difference in the ability to

transport moisture.

From Freeze and Cherry

y(w) = ysaturated w -b

K(w) = Ksaturated w 2b+3

b = empirical coefficient

Unsaturated zone

equations (from

Clapp and Hornberger)

Moisture transport in the unsaturated zone (e.g., in the soil near

the surface) can also be computed with Darcy’s law, if appropriate

qr = residual moisture

“specific retention”

Z

If atmospheric

pressure defined

to be 0.

qr

Recall: q = ratio of water volume

to soil volume,

n = porosity

Soil moisture

profile

capillary

fringe

p < 0

p = 0

q=n

q

p > 0

Water table

Recall: w= degree of saturation,

= q/n

w1

d1

surface layer

w2

d2

root layer

d3

w3

recharge layer

One possible discretization of Darcy’s law (continued)

Characterize the soil as stacked layers

(d = thickness)

Compute for each layer i:

yi = ysat wi-b

Ki = Ksat wi 2b+3

Compute flow from layer i to layer i+1:

yi - yi+1

qz i,i+1 = K

+ 1

d

K = “average” K across distance = (diKi + di+1Ki+1)/(di+di+1)

d = effective depth for computing gradient = 0.5 (di+di+1)

For drainage out the bottom of the soil column (QD), one might equate it

to the hydraulic conductivity in the lowest layer. SiB, for example, goes

beyond this by also applying a “mean slope angle” term, sin x: QD = K3 sin x

Energy balance versus water balance

Water balance:

Implicit solution usually not necessary

Results in updated water storage prognostics

Energy balance:

Implicit solution usually necessary

Results in updated temperature prognostics

How are the energy and water budgets connected?

1. Evaporation appears in both.

2. Albedo varies with soil moisture content.

3. Thermal conductivity varies with soil moisture content.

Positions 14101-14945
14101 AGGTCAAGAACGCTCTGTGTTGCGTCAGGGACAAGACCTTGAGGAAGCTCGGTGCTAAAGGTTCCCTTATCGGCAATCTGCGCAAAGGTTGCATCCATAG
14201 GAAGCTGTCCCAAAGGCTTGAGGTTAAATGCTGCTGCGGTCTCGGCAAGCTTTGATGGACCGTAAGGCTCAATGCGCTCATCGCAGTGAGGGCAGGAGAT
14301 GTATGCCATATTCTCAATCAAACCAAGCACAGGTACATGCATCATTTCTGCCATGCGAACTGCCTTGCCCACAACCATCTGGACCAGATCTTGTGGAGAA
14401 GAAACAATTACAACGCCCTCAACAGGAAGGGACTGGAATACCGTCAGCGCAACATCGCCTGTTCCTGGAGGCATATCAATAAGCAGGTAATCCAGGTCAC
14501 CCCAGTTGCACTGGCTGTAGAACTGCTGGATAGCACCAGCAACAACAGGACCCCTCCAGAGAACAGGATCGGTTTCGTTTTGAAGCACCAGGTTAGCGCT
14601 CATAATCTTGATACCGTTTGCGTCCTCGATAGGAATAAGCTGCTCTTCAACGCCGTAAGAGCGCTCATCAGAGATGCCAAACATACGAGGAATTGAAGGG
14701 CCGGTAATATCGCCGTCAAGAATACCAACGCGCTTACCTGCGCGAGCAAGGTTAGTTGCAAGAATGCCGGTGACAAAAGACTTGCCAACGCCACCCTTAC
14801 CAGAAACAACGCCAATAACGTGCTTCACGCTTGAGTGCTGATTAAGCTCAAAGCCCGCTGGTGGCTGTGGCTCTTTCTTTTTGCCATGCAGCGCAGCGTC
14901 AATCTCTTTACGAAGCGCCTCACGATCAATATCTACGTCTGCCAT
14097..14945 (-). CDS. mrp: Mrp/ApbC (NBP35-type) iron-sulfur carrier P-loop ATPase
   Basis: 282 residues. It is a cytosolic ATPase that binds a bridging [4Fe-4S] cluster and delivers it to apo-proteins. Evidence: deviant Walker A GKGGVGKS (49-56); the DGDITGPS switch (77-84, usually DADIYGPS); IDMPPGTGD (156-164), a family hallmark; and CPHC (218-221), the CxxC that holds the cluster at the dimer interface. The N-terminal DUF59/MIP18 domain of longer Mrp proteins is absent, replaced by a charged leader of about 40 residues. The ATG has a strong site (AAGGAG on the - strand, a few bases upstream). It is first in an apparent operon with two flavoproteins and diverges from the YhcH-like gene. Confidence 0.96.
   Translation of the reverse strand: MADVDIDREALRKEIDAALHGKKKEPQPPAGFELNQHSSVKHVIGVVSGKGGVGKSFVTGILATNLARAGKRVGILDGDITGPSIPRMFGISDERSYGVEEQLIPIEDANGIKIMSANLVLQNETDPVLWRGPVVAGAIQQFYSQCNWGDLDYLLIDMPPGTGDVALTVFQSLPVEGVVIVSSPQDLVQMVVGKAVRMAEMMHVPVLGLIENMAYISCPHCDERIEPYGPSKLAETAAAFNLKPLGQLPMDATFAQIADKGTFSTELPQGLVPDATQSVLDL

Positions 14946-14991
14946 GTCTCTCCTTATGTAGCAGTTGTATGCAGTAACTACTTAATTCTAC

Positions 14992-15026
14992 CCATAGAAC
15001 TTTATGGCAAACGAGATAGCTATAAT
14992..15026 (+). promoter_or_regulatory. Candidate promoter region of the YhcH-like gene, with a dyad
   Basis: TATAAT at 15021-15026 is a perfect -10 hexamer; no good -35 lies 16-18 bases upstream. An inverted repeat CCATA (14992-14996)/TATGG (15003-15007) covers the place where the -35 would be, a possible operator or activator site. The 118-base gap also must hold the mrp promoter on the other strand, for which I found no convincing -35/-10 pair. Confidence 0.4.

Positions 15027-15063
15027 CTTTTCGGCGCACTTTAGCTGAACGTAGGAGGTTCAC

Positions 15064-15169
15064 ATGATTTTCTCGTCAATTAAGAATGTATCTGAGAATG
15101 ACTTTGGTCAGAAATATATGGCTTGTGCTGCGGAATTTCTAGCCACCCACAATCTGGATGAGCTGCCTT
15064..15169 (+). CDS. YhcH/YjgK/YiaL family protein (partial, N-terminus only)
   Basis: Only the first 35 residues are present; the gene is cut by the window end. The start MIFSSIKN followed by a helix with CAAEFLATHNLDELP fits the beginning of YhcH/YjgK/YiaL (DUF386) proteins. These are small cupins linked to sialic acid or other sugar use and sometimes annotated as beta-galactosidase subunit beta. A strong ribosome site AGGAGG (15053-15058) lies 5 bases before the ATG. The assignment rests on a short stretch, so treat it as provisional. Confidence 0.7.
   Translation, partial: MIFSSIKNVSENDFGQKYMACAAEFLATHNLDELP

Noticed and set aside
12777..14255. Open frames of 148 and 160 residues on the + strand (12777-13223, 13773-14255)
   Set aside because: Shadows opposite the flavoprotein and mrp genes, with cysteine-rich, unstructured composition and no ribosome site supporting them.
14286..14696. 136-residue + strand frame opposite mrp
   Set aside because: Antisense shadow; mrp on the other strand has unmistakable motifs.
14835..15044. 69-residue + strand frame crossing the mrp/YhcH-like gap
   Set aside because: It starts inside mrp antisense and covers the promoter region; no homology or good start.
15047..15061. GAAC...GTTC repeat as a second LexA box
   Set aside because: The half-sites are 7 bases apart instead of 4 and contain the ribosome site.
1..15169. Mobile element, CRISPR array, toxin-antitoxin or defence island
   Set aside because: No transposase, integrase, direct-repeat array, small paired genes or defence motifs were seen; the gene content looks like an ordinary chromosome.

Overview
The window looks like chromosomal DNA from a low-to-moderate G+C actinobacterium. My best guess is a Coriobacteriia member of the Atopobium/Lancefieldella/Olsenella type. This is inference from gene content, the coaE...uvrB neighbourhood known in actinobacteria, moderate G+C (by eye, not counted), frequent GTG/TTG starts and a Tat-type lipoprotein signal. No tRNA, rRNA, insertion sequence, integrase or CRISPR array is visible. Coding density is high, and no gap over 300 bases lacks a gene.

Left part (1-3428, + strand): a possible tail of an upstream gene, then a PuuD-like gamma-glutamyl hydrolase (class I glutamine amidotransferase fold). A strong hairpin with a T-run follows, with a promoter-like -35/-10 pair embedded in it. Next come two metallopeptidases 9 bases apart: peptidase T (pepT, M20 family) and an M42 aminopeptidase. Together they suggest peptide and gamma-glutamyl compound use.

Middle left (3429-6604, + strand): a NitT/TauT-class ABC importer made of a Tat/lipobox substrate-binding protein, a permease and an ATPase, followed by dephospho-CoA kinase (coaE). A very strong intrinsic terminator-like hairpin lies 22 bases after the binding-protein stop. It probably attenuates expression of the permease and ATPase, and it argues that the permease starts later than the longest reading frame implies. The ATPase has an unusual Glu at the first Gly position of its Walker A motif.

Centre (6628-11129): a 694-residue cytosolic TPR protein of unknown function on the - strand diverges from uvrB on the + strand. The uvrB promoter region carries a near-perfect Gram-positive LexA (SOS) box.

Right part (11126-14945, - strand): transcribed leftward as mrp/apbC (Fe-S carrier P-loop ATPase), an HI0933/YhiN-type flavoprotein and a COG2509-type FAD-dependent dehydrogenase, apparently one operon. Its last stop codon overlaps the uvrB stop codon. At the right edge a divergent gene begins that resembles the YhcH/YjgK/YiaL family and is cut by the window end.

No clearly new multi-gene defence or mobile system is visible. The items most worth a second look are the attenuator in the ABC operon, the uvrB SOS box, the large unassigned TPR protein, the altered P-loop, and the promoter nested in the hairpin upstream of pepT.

4. Thermal emissivity varies with soil moisture content.

Question: Can we address how the energy and water budgets

together control evaporation rates?

Budyko’s analysis of energy and water controls over evaporation

These assymptotes

act as barriers to

evaporation.

What determines the shape of Budyko’s curve?

If only annual means mattered,

the observed curve should look

like this:

Seasonality, however, is important.

Note that if these seasonal effects

alone were considered, the

observed curve would actually

look like this:

This effect can bring the curve in line with the observed curve. Note, though,

that other effects also contribute to a region’s evaporation rate, including land

surface properties and the temporal variation of precipitation.

Budyko’s analysis: discussion

1. Annual precipitation and net radiation control, to first order, annual

evaporation rates.

2. The spread of points around the Budyko curve is large, though, due to

-- phasing of seasonal P and Rnet cycles

-- interseasonal storage of moisture

-- Other land surface or meteorological effects (vegetation type and

resistance, topography, rainfall statistics, …)

3. Note also:

-- Land surface processes affect the precipitation and net radiation

forcing -- there’s not truly a clean separation between land

and atmospheric effects.

-- The land’s effects on hourly, daily and monthly evaporation are

relatively much more important than they are on annual

evaporation.

Structure of a Mosaic LSM tile: Water Balance

precipitation

evaporation +

transpiration

INTERCEPTION RESERVOIR

throughfall

surface runoff

infiltration

SURFACE LAYER

ROOT ZONE LAYER

soil moisture

diffusion

RECHARGE LAYER

drainage

GCM

Tair, etc.

E, H, upward

longwave

LSM

How do we evaluate the performance of such an LSM?

“Online” approach: test GCM output against observations.

Advantage: The coupling effects can be

studied, and various sensitivity tests can

be performed.

(precipitation, radiation, etc.) can be wrong,

so validating the land surface model can be

very difficult. (“Garbage in -- Garbage out”)

Example from GISS

GCM/LSM: The Amazon

river is poorly simulated,

but we can’t tell if this is

due to a bad LSM or poor

precipitation from the GCM.

Better approach: Offline forcing (one-way coupling)